But note that under normal operation, depending upon the resistor value and the battery load, the circuit may always switch on and off at some low frequency rate to keep the battery properly charged.
 
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Thread Starter

young bill

Joined Dec 16, 2016
6
Hi Crutschow. Thanks for your reply. Definitely 12V system - British cars not American. Resistor R8 is not actually fitted, as noted. I thought it might be necessary to provide some initial field current to get the MOSFET to turn on but it isn't. There is enough remanent magnetism in the field coils to generate a volt or so to turn on the MOSFET which then acts as a variable resistor.

When the battery voltage rises, Q1 and Q2 both conduct more which reduces Q3 gate source difference which increases the drain source resistance. In turn, the field current falls, the generator output falls and the battery voltage falls to maintain equilibrium. In a linear system the output should settle at a fixed level unless the negative feedback turns positive(i.e. the open loop transfer function frequency response exceeds 6dB/octave). Other than the obvious time constant of the MOSFET resistance and the field coil inductance I have no idea what the transfer function of the generator is - particularly with respect to the magnetic field distortion caused by the armature current in the field coil.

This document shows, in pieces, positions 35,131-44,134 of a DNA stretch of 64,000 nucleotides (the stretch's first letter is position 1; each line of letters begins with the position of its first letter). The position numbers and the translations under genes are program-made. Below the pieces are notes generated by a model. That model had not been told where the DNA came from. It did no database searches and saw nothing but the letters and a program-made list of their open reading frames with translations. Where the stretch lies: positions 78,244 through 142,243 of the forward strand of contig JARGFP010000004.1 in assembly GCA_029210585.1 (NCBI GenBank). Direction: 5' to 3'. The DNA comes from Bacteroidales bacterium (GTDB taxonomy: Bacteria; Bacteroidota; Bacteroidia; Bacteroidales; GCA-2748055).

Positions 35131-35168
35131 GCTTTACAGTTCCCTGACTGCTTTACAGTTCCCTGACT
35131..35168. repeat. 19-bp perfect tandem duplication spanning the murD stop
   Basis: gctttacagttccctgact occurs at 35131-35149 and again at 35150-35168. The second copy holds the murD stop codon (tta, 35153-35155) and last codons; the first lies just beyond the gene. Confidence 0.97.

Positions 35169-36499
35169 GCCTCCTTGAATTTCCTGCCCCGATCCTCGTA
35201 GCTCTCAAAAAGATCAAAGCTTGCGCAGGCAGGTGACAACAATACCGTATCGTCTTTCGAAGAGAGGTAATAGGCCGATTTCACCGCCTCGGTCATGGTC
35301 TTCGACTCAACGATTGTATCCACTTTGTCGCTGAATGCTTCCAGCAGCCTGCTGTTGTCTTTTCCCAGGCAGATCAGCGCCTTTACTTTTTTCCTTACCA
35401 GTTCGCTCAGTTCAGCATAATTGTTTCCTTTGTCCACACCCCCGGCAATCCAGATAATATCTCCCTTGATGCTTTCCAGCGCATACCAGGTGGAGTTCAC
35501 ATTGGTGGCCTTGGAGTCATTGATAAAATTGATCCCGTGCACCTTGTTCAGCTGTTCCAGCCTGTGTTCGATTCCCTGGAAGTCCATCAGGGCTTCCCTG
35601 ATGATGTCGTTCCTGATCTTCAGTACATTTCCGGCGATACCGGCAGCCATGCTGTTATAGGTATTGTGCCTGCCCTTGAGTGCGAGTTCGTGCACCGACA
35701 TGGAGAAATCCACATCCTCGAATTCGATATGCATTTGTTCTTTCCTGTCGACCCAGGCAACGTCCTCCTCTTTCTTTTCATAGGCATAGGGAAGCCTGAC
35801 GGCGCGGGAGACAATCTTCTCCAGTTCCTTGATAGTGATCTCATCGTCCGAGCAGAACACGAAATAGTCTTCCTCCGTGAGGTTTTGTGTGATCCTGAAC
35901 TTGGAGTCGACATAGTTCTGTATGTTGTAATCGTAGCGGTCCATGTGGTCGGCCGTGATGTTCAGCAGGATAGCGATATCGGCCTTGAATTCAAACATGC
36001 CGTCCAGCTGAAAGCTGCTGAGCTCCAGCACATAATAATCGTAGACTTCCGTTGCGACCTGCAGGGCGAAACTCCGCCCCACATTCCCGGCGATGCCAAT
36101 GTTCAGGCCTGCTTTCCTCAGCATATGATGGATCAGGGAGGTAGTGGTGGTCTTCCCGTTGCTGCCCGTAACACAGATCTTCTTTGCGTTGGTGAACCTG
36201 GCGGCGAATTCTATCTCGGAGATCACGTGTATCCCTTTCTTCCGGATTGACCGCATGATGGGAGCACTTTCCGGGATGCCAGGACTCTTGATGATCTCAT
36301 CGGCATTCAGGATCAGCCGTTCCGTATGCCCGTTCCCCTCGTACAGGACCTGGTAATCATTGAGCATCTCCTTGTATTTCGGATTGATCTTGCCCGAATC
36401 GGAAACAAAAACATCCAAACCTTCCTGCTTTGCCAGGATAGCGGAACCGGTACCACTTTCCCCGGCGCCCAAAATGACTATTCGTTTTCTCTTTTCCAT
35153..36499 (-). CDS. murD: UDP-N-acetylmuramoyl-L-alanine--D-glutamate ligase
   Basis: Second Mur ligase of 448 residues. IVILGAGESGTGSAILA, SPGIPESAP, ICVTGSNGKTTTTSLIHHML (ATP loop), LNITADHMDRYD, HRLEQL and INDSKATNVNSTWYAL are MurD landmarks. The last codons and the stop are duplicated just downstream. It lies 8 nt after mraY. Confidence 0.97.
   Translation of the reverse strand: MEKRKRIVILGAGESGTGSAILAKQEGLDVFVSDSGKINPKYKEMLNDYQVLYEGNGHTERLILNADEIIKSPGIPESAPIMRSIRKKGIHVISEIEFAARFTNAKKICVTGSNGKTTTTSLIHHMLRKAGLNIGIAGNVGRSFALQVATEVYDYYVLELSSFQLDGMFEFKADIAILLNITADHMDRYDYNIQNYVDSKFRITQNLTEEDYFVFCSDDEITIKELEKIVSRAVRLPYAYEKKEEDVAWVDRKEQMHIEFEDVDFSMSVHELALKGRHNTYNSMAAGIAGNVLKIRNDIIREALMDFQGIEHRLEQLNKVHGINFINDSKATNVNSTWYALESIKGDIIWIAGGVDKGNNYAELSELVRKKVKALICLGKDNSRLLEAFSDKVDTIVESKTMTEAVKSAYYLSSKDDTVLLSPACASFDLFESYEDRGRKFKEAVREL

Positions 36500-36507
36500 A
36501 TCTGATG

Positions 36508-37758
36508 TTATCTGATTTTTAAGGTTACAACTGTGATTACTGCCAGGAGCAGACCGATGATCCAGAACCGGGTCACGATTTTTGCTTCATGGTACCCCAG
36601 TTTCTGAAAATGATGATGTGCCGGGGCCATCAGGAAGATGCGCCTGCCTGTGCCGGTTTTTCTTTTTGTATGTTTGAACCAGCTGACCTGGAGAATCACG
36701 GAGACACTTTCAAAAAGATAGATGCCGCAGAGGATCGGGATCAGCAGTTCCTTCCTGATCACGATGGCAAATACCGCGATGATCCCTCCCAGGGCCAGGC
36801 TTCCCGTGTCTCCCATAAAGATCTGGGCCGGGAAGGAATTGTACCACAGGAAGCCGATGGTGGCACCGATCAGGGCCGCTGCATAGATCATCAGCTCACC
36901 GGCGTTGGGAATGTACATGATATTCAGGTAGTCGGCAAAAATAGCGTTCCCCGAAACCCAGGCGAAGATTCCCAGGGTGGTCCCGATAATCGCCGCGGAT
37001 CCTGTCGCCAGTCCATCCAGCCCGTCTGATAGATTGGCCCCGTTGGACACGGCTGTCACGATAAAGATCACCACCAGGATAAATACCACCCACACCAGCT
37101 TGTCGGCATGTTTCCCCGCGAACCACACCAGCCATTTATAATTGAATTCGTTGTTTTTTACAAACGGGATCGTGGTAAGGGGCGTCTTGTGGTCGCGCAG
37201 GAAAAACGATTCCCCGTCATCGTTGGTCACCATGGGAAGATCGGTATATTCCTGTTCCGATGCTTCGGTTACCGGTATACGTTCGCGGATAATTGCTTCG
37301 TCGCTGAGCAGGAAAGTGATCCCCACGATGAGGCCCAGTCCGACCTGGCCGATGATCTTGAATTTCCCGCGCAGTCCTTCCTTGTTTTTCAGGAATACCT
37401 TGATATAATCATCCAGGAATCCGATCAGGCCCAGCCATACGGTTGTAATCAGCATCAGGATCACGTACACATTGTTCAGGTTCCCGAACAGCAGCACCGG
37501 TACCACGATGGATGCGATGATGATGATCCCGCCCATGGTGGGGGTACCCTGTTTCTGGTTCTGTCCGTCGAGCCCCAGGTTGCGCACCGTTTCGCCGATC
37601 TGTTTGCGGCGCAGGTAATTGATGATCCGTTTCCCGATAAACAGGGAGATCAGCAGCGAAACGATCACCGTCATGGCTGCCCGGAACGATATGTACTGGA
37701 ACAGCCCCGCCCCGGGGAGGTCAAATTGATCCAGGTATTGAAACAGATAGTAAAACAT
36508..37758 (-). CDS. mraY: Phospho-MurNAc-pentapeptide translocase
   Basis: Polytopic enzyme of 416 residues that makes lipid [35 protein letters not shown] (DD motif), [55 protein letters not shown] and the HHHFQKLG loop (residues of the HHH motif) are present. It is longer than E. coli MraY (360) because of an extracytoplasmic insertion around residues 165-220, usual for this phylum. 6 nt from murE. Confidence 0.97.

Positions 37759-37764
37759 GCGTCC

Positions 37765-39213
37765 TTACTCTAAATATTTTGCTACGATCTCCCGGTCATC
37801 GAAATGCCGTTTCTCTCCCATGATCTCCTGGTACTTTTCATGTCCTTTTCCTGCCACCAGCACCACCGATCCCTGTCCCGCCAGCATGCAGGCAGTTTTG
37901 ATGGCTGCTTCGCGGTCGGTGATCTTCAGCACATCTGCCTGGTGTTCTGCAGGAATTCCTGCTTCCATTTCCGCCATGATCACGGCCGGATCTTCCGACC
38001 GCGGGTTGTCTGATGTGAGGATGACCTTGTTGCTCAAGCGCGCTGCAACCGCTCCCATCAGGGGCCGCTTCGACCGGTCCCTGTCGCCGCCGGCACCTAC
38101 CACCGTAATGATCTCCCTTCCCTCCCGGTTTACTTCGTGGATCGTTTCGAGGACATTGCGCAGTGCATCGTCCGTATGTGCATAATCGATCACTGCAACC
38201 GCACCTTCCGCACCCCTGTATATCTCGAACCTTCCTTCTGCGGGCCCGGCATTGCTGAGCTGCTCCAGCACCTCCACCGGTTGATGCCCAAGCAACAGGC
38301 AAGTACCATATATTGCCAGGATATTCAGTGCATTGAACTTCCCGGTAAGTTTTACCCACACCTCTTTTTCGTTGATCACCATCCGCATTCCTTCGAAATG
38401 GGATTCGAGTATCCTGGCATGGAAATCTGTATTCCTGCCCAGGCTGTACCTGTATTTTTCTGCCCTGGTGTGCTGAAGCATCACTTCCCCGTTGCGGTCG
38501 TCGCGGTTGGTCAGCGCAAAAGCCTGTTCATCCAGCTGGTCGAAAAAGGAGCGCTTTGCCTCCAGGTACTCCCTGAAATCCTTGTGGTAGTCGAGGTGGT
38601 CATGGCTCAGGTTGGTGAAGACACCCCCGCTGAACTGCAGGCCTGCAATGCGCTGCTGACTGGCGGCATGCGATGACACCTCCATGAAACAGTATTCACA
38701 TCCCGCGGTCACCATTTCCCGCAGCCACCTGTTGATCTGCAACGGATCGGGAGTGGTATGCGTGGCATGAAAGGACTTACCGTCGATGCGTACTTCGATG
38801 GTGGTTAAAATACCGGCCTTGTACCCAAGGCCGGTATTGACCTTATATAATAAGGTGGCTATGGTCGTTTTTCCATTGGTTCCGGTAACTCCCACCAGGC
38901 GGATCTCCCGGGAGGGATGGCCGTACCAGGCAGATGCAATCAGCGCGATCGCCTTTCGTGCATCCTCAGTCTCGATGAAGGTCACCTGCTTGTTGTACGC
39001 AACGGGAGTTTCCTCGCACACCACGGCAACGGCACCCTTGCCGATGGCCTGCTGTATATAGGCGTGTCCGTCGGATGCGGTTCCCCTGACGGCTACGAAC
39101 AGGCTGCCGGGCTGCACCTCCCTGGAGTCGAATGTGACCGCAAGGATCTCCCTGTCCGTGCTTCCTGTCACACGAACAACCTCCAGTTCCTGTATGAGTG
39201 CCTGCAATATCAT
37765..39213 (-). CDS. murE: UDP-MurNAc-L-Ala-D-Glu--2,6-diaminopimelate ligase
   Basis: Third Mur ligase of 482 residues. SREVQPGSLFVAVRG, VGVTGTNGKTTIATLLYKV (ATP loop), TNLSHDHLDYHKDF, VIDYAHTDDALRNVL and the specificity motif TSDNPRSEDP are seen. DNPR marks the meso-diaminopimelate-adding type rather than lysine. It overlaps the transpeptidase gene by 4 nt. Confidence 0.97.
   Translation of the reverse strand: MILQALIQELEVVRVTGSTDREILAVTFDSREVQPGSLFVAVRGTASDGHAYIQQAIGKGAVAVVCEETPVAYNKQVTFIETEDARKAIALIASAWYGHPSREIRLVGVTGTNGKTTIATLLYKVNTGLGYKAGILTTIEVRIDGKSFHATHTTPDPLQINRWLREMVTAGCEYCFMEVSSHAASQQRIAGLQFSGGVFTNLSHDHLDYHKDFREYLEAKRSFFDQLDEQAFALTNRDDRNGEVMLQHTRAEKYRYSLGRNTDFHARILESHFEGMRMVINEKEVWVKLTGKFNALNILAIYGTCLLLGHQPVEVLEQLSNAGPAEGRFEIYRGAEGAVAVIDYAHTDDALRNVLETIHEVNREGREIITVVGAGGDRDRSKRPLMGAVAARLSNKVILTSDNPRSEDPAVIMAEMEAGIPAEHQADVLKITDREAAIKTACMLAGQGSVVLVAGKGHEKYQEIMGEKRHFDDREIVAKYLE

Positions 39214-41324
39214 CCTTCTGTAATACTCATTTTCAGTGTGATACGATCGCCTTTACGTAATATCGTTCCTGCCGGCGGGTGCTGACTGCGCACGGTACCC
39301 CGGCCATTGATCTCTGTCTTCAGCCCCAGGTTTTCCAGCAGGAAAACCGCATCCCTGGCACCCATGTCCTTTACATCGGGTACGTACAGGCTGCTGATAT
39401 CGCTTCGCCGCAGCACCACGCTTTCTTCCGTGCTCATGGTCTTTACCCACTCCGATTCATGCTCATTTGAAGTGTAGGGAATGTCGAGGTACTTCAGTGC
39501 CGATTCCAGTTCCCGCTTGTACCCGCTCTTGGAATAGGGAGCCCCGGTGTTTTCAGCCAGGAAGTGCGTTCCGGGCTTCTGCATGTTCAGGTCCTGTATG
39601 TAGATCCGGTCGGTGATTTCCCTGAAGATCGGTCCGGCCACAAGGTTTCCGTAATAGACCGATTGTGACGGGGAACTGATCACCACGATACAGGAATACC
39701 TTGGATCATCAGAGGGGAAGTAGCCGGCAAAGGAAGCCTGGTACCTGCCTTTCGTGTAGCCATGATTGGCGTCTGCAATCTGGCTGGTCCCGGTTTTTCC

Thanks for the hysteresis idea but I think the cure might be worse than the disease :). It will entrench the variation I am seeing rather than eliminate it. Nevertheless I will try it next time I have the regulator out of the car and in my test rig.
 

crutschow

Joined Mar 14, 2008
23,361
If you want a linear system then you certainly don't want to add the hysteresis.
I was envisioning a bang-bang type control with the MOSFET full on or full off.

For linear control, depending upon the field current, you can end up dissipating a fair amount of power in the MOSFET (worst-case is at 1/2 the maximum current).
To avoid that dissipation you may want to consider PWM control of the current.
The control loop would still be linear but the control of the current would be efficient PWM.
(Here's a reasonable simple circuit to generate the PWM signal. Your control signal would go to the Mod_In node, pot not needed.)

To stabilize the loop you can try compensation with a Miller capacitor between the base and collector of Q1, value experimentally determined.
 

Thread Starter

young bill

Joined Dec 16, 2016
6
Yes, I agree that my circuit is not very efficient, but no less so than the switched resistor scheme I outlined in my original post. The MOSFET power dissipation is around 10 watts worst case and causes only a small heat rise in the diecast box to which it is attached, enough however to persuade me to mount the temperature compensating thermistor external to the box. The whole system is very inefficient. My test rig uses a 1/3HP motor driven by a VFD and it is barely up to the job . That's around 250 watts to get 100 watts out of the generator.

Thank you for your idea of the PWM circuit. Not dissimilar to a class D amplifier circuit with which I am familiar. The only snag I initially see is that the circuit has to be self powered. As there is no conventional ignition switch (magneto ignition), I can't switch power to a regulating device - it must self excite. But it shouldn't be too difficult to arrange the FET to be on to allow the generator voltage to build up before the control circuit takes over. I will give it some serious thought.